Missouri courts have long recognized the right of the insured to recover against a third-party liability insurer under the tort of bad faith when the insurer refuses to settle a third-party claim within policy limits. See Overcast, 11 S.W.3d at 67. A bad faith refusal to settle action will lie when a liability insurer:

      • Reserves the exclusive right to contest or settle a claim;
      • prohibits the insured from voluntarily assuming any liability or settling the claim without the insurer’s consent; and
      • is guilty of fraud or bad faith in refusing to settle a claim within the policy limits.

Scottsdale Ins. Co. v. Addison Ins. Co., 448 S.W.3d 818, 827 (Mo. banc 2014). A demand by the insured to settle a claim is not an essential element of a bad faith claim under Missouri law. Scottsdale Ins. Co., 448 S.W.3d at 828. Nor is an excess judgment. Id.

“An insurer “may be liable over and above its policy limits if it acts in bad faith … in refusing to settle the claim against its insured within its policy limits when it has a chance to do so.Scottsdale Ins. Co. v. Addison Ins. Co., 448 S.W.3d 818, 828 (Mo. 2014) (emphasis in original). Accordingly, it is essential in a third-party bad faith claim that the the insured actually had the opportunity to settle. The viability of current bad faith claims often turn on this issue.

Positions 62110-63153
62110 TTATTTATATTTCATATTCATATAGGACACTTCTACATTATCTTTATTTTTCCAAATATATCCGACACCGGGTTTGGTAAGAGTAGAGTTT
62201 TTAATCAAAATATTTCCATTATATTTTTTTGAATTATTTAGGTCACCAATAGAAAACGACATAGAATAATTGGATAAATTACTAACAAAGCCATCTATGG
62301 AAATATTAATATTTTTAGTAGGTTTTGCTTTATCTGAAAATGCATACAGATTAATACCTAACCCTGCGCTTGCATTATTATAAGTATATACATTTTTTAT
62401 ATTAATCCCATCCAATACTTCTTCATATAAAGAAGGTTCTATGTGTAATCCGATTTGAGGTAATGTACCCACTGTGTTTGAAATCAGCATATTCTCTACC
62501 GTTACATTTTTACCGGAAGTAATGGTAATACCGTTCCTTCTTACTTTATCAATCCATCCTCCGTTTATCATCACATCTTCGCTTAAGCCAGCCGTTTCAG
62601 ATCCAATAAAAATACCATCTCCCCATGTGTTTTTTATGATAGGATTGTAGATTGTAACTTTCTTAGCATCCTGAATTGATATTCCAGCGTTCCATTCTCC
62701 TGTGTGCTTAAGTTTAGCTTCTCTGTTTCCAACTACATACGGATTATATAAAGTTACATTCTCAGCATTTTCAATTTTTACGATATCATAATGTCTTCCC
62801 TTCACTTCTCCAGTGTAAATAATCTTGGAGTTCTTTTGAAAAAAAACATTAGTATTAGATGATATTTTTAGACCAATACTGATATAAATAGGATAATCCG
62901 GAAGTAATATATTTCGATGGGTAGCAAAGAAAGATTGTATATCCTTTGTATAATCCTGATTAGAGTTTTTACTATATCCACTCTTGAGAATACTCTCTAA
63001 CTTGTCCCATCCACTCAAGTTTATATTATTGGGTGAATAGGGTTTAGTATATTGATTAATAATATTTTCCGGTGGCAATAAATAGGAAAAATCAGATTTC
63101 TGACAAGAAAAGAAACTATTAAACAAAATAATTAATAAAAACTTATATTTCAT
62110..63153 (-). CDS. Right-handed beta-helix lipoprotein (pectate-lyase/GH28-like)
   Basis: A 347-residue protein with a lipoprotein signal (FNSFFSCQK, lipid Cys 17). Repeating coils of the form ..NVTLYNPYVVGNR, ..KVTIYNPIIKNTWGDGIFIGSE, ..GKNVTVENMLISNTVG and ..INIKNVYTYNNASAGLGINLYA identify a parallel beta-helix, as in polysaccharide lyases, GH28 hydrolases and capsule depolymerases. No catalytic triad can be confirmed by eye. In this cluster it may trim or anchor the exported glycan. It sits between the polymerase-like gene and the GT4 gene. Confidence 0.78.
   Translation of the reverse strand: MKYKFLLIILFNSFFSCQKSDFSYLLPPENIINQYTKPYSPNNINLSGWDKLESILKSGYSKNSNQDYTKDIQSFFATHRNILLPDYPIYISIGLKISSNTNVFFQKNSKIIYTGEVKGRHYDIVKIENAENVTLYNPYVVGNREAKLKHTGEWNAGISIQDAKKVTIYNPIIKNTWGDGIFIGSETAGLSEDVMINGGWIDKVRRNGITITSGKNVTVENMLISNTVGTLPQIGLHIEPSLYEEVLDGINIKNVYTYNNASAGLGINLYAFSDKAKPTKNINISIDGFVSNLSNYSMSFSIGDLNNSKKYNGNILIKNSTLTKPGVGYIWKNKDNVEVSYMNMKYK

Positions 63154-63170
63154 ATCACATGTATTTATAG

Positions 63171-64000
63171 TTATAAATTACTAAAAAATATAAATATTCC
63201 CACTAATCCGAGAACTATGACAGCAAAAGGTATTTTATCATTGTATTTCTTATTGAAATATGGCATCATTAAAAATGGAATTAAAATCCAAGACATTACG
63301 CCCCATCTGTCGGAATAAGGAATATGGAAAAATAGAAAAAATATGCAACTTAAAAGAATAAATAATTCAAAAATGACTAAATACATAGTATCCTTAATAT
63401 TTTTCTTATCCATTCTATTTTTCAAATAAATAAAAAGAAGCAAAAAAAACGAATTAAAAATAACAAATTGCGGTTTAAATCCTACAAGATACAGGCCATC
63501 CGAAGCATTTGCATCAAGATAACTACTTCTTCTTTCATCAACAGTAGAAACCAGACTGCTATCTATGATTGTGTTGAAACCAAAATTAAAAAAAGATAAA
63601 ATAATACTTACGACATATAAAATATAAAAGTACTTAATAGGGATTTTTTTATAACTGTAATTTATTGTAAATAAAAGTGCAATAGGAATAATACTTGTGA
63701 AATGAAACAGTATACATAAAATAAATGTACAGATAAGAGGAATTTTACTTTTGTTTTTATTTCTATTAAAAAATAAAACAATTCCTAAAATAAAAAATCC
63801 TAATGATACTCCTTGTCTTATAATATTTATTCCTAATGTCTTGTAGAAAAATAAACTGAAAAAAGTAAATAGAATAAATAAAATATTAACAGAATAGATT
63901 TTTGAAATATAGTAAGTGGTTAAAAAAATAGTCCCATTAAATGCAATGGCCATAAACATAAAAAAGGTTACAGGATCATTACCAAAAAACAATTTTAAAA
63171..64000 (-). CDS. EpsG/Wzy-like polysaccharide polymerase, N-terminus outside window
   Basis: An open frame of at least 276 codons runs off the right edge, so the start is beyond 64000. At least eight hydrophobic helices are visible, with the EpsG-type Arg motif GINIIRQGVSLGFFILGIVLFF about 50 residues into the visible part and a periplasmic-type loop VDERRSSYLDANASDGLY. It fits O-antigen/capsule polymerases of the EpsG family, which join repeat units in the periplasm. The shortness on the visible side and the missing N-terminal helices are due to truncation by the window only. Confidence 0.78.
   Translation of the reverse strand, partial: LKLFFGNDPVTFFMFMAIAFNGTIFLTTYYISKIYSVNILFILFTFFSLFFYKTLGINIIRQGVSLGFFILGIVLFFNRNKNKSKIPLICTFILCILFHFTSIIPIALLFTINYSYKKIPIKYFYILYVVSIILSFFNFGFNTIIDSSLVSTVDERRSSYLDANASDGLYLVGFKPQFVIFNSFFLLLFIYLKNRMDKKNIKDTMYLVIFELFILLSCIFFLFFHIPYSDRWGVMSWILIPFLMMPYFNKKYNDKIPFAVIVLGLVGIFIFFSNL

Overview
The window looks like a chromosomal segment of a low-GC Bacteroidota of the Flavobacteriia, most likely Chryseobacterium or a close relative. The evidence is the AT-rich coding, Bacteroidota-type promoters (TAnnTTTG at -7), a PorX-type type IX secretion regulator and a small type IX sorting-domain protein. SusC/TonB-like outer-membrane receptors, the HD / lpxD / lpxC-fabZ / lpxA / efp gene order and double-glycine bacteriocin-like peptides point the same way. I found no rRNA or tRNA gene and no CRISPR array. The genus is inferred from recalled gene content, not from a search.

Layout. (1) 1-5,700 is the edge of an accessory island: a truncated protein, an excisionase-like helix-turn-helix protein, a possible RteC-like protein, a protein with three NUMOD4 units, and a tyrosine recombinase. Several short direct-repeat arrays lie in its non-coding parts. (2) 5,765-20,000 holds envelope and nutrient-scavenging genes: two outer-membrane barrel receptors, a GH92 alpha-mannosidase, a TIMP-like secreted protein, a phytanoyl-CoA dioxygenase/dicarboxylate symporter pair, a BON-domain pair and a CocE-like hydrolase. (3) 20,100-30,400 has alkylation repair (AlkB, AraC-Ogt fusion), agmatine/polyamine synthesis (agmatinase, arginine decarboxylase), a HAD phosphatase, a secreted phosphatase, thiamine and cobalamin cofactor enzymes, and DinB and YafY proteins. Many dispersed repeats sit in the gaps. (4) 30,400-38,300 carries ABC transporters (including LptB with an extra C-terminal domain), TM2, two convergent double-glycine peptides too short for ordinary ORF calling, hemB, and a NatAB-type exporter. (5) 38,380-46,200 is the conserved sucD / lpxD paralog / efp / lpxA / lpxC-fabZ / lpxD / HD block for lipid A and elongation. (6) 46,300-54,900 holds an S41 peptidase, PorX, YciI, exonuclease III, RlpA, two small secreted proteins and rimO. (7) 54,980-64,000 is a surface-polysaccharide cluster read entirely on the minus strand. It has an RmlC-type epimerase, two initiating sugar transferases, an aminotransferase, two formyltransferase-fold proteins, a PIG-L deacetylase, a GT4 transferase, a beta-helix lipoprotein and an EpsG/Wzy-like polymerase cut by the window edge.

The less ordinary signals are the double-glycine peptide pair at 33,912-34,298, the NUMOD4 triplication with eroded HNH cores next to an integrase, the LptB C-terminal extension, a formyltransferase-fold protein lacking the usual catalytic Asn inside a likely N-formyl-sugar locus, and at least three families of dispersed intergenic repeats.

Also, as noted above, an insurer may be exposed to extra-contractual liability in bad faith if the insurer wrongfully refuses to provide its insured a defense. Allen v. Bryers, 512 S.W.3d 17, 38-39 (Mo. banc 2016). In the event the insurer’s breach of its defense obligation is determined to have been in bad faith, the insurer may be required to indemnify the entire judgment entered against its insured, regardless of its policy limits. See id.

Whether the insurer’s refusal to pay the loss was willful is determined by the facts as presented at the time the insured demanded payment under the policy limits. See JAM Inc. v. Nautilus Ins. Co., 128 S.W.3d 879, 897–98 (Mo. App. W.D. 2004). This right to sue for bad faith may be assigned by the insured to the third-party claimant. See Scottsdale Ins. Co., 448 S.W.3d at 830; Ganaway v. Shelter Mut. Ins. Co., 795 S.W.2d 554, 564–65 (Mo. App. S.D. 1990).

Section 537.065, RSMo. (2021), largely governs the ability of a third-party to pursue a bad-faith failure to settle claim against an insurer. That section bars the personal injury claimant from entering into a non-execution agreement with a tort-feasor unless the tortfeasor’s insurer has first refused an opportunity to defend the insured without a reservation of rights.

Missouri courts have expressly advised that insurers with good faith coverage questions in similar scenarios should file a declaratory judgment action simultaneous to the underlying personal injury action and seek a stay of the personal injury lawsuit proceedings until the declaratory judgment action is decided. See State ex rel. Mid-Century Ins. Co., Inc. v. McKelvey, 666 S.W.2d 457, 459 (Mo. App. 1984) and U-Haul Co. of Mo. v. Carter, 567 S.W.3d 680, 683 n. 4 (Mo. App. 2019) Section 537.065 (4) codifies the right to intervene and meaningfully participate in the litigation.